The ten thousand things, the ‘dharmas.’

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Activity that takes a novel approach is deemed creative.

So yes, no drama, well, then no drama.

Marc suggests the “creative person,”  someone who does something self-consciously, and perhaps even professionally, recognized in our culture as an artistic endeavor, is somehow able to profit more from his or her suffering, whereas an accountant (his example) has no outlet other than maybe suicide.

Umm, poets, writers, painters, musicians and comics, the list of suicide, self-destructive behaviors and creating much pain for self and others, really, come on Marc, how long is that list? You know better!

The creative outlet does little or nothing. It might even make things worse by indulging delusion and garnering attention, a form of positive feedback for using talent to create, or at least justify, more pain.

Being talented, smart, cleaver, to be able to craft ideas, words or sounds or objects, in ways that amuse and hold the attention of others, is hardly in and of itself a ticket to decreasing suffering and creating a better world for anybody.

It may be seductive, even special, a potentially useful power, but that doesn’t make it inherently valuable.

As for that accountant, maybe she will use her suffering to learn and grow rather than indulge it and exploit it, justifying the pain she causes herself and others as part of her “process” or her “art”! Maybe she will not just say it feeds her creativity and wallow in it.

By the way, accountants can be quite creative. Ask any rich person or corporation who relies on their accountants’ creative abilities to enrich themselves further.

I hear this all the time, how someone’s problems are more “real” their suffering is deeper or less deep,  more intense or less intense, more useful or less important, more or less of their own making, more justified or just indulgent (“middle class suffering”) than the suffering of others.

It is the judging I am referring to; there is clearly truth in that relative view of suffering, of course. Nyogen recently told the story about the Zen master who at a wedding when asked for a blessing said “grandfather dies, son dies, grandson dies.” The guests thought well, that’s bit morbid for a wedding, eh? But no, there is less suffering if they die in that order! Some pains are certainly more painful. If you can take horrible pain and make it less horrible, that is compassion, that is a good thing. When that is the point, when that is what is in front of you, then it is true. But lets not get distracted by that, it is too obvious and not quite the point here.

Indulgences are indulgences, authenticity is authenticity.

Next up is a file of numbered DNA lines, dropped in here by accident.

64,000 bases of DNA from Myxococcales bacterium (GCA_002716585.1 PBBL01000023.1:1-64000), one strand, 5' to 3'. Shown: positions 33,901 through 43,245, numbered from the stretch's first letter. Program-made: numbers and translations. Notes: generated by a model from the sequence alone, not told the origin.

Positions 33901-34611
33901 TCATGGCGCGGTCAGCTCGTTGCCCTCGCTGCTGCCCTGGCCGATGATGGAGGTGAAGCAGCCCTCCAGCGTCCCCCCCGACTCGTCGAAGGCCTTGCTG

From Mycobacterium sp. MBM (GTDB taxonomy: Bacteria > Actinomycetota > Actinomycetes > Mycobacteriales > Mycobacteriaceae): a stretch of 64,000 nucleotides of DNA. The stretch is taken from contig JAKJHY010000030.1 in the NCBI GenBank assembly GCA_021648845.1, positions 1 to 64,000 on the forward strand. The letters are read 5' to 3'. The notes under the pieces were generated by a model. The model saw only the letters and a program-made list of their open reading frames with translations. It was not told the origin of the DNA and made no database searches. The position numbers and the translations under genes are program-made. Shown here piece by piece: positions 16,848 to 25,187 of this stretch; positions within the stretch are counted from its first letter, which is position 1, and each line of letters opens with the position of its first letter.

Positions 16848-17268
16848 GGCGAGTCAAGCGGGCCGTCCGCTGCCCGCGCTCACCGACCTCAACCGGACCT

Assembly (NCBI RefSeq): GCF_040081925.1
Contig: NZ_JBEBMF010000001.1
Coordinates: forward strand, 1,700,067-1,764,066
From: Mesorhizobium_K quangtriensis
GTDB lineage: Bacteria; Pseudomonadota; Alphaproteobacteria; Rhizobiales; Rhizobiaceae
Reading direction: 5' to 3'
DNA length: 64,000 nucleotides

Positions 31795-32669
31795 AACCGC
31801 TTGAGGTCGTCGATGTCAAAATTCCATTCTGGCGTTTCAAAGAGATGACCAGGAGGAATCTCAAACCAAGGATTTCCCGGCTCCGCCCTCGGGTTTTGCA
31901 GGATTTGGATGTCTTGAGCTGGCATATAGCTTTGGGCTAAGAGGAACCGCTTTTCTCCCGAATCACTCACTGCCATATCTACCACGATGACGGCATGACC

If you embrace suffering for any “good” reasons, including ideas, philosophies, art or love, deserved or not deserved, some pre-fabricated inflexible idea of truth, justice and injustice, you are either trying to justify the pain you caused, wallowing or worse, or you are simply unaware that you are the problem.

In fact, this brings up the whole judging and comparing thing.

What do you know about that accountant? How deep is your perception, how sensitive to other people are you (not just how sensitive to and deeply do you feel your own concerns, that doesn’t make you sensitive, it makes you self centered)?

How easy it is to come to conclusions based on our prejudices, fears and desires.

Do you need others to fail, or simply be diminished in some way, to feel good about yourself? Does thinking an accountant has less resources and less creativity, rather than being less needy and yes, perhaps less funny and skilled with words (but so what?) make you feel more in tune with your Universe?

And this is true even when you are elevating the other. Comparisons are poison. They may spur you on, but only in the worse way. Acting out of jealousy, with unrealistic expectations is a recipe for disaster. It is pure delusion. There will ALWAYS be somebody with… more. Or less. Whatever is that you THINK you want or need. Does that person’s life seem so charmed when seen from afar, is their romantic partner so much better looking than yours, do they get more and better sex, is their salary and house bigger than yours? Are their successes more successful than yours, their failures less dismal and better justified? Will you get trapped feeling bad about it, about yourself, and end up chasing what others have?

You too subtle for that? Not a “materialist”? OK, is their creativity more creative, their genius more genius, their skills more skillful, their tastes more refined and elegant, their ability to meditate more profound, their spirituality more spiritual? Is their joy more joyful, their sadness more elegant and moving? They more of a Bodhisattva than you? More of a Buddha?